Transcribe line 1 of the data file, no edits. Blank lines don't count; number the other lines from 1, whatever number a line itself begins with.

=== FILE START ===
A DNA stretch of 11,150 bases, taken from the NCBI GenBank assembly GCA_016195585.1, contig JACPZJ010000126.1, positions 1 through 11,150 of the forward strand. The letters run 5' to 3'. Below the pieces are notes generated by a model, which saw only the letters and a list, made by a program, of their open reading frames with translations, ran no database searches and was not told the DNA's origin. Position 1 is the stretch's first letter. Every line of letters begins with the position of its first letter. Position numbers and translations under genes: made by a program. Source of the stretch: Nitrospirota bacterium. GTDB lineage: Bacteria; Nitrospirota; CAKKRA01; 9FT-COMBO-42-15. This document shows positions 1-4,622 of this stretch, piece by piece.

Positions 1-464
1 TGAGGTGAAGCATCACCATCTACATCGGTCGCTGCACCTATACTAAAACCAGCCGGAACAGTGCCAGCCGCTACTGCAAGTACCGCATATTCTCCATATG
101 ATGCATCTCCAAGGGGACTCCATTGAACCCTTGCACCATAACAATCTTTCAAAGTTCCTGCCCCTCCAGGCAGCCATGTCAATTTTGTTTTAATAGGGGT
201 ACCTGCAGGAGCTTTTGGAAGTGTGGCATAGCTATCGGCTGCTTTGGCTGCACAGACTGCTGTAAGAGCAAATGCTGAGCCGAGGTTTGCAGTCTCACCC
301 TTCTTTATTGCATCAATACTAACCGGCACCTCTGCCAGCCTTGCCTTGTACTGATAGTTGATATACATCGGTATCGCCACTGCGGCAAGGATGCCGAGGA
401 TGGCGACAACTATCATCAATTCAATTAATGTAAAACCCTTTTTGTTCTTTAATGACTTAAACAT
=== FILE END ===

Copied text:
A DNA stretch of 11,150 bases, taken from the NCBI GenBank assembly GCA_016195585.1, contig JACPZJ010000126.1, positions 1 through 11,150 of the forward strand. The letters run 5' to 3'. Below the pieces are notes generated by a model, which saw only the letters and a list, made by a program, of their open reading frames with translations, ran no database searches and was not told the DNA's origin. Position 1 is the stretch's first letter. Every line of letters begins with the position of its first letter. Position numbers and translations under genes: made by a program. Source of the stretch: Nitrospirota bacterium. GTDB lineage: Bacteria; Nitrospirota; CAKKRA01; 9FT-COMBO-42-15. This document shows positions 1-4,622 of this stretch, piece by piece.